We utilize two private members in our repository class. One member for managing the NHibernate session and another member for managing an NHibernate transaction. The constructor of our class initializes the NHibernate session. You can create a new NHibernate session by using the empty constructor or pass in an existing session to re-use the same NHibernate context and connection.
To utilize transactions with our repository class, we provide the BeginTransaction(), CommitTransaction(), and RollbackTransaction() methods. Note, with the default implementation above, CommitTransaction() will be called automatically in the Dispose() method. For those who wish to cancel a transaction by default, rather than committing, you can remove the call to CommitTransaction() in the Dispose() method, as commented in the code.
The remainder of the functions for saving, loading, listing, etc call the standard NHibernate methods along with the NHibernate DTO types. The methods are designed to be generic, accepting any variety of DTO objects. Note, the ToList() method returns an IQueryable interface, in order to provide LINQ style manipulation of data prior to SQL query execution, so the NHibernate LINQ reference will be needed. In addition, you could add query functions to the repository.
The final item of note in the NHibernate Repository Pattern is the Dispose() method. This method first checks if a transaction is being used, and if so, commits the transaction by default. It then flushes the session, committing any remaining queries, closes the session, and disposes of the session and remaining objects. By utilizing the repository pattern within a “using” clause, this happens automatically.
With the repository pattern defined, we can utilize it as shown below.
The NHibernate repository can also be used with a shared session, across multiple classes in the C# ASP .NET web application as follows:
Since we’ve defined a repository interface, we have the flexibility to create multiple repositories, such as a test repository to work with test driven development. Note, for simplicity in the article, we’ve focused strictly on the NHibernate repository pattern, but we’ve left out an important logical piece of the repository pattern, which is the implementation of a business layer that would receive the concrete repository type and return objects from. The business layer would accept an IRepository type, allowing us to pass any implementation of the repository. For more details on implementing the repository pattern, view Implementing the Repository Pattern.
In the above code for a test repository, we’ve implemented the IRepository interface, and provided bodies for the Save, Delete, Load, and List methods. Save and Delete simply assume a successful result. Load instantiates the passed-in object and returns it, simulating a load from the database. ToList functions in a similar manner and instantiates a single passed-in object type and adds it to the list of entities to be returned, simulating a List from the database.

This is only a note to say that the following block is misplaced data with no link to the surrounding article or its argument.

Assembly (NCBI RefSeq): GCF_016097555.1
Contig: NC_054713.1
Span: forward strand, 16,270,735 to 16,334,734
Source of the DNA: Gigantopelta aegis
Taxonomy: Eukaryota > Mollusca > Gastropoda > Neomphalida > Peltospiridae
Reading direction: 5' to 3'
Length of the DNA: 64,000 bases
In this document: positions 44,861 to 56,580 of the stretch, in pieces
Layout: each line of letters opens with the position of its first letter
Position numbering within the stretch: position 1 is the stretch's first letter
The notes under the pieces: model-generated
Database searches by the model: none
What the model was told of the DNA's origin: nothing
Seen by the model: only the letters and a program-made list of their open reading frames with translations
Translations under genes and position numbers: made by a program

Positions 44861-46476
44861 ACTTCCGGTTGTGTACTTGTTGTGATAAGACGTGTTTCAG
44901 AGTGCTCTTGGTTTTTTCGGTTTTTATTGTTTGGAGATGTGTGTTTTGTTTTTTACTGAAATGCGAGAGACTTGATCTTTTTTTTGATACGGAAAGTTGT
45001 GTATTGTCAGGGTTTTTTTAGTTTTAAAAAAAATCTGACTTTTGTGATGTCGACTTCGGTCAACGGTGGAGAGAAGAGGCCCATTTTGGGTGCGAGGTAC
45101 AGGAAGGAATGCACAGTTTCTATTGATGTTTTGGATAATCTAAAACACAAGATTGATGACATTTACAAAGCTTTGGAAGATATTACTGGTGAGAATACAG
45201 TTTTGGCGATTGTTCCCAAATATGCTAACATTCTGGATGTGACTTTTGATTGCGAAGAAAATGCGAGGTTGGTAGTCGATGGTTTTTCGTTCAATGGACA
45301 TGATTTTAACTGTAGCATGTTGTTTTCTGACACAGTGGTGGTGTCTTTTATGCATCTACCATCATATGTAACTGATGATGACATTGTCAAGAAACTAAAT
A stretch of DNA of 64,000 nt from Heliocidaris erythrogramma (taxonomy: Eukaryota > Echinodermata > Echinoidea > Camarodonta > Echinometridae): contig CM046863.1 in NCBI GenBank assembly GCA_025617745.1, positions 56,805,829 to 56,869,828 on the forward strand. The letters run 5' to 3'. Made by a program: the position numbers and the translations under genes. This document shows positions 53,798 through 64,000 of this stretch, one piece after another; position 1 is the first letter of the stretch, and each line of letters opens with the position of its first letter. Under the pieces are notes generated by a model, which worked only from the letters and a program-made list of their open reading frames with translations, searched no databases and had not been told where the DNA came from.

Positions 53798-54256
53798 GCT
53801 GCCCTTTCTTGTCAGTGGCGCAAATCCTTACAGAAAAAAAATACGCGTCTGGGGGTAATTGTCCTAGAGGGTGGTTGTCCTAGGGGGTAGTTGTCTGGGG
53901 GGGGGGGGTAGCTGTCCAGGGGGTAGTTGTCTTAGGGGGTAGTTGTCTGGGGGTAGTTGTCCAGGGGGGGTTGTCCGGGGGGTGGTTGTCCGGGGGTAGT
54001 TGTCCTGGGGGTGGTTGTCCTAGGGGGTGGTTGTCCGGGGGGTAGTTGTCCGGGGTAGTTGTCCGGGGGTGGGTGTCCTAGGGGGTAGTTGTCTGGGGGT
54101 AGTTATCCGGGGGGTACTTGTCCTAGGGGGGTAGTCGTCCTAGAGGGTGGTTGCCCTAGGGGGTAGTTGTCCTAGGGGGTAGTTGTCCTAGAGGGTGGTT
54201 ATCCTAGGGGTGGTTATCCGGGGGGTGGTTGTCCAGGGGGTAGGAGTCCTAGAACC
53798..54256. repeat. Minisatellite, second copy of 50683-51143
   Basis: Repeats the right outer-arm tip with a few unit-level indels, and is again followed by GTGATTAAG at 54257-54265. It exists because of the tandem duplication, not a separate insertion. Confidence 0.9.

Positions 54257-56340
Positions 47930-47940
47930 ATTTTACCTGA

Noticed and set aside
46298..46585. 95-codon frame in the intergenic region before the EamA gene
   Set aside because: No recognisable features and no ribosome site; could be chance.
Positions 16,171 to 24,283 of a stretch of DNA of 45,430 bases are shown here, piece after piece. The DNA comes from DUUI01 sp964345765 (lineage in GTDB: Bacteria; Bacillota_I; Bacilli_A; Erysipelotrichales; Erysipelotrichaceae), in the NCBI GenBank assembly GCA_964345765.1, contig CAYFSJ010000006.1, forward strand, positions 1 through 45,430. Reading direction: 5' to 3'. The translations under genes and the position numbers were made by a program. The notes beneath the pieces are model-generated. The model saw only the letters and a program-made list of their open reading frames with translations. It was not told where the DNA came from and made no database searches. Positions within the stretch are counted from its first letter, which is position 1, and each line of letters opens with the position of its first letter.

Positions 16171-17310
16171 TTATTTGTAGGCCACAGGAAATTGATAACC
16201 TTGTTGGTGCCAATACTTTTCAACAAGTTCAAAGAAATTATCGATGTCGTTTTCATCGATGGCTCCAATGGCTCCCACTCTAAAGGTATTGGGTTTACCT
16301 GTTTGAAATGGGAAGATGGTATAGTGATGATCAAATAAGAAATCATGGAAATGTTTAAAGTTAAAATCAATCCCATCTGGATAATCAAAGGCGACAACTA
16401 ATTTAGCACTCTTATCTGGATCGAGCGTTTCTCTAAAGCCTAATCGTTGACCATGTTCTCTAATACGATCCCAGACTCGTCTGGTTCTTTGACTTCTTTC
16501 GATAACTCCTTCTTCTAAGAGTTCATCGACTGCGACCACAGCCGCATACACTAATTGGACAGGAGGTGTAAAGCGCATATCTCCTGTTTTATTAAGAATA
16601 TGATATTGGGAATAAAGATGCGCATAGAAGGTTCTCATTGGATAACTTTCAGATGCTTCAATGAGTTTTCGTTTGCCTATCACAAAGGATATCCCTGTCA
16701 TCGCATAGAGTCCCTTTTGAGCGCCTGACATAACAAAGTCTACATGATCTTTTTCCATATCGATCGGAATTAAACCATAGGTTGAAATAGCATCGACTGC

We can then use the two repositories as follows:
The above example would save to the actual database via NHibernate. We can also implement the test repository to simulate saving to the database (for unit testing logic without affecting the database), as follows:
The only required change in these two examples is the instantiation of RepositoryBase() or RepositoryTest(). You can find more detail about implementing multiple repository patterns and advanced techniques of implementing the concrete classes via reflection in the article Implementing the Repository Pattern.
Since we’ve discussed the NHibernate business object model and compared it to the repository pattern, it would only be fair to provide an implementation as well. The business object model allows calling each of the NHibernate method functions directly on the DTO objects. We can implement a start of the business object model as follows:
Note in the above code, we’ve defined a C# generic business base class, which all NHibernate DTO classes would inherit from, providing the data access methods to each type. The methods of the business base class are also defined as generic in order to work with any DTO type. While sessions and transactions are not sharable between classes by the client, this business class could be extended to provide this functionality.
To utilize the business object model, you would define your NHibernate DTO types to inherit from the base class as follows:
NHibernate provides a complete set of data access methods for working with database functionality in C# ASP .NET web applications. The flexibility of the repository pattern, when used with NHibernate, provides a clean data access layer for integration in applications, with the ability to support transaction and database session management. By implementing a repository pattern or business object model in conjunction with NHibernate DTO types, developers can help create more robust and maintainable web applications.
This article was written by Kory Becker, founder and chief developer of Primary Objects, a software and web application development company. You can contact Primary Objects regarding your software development needs at http://www.primaryobjects.com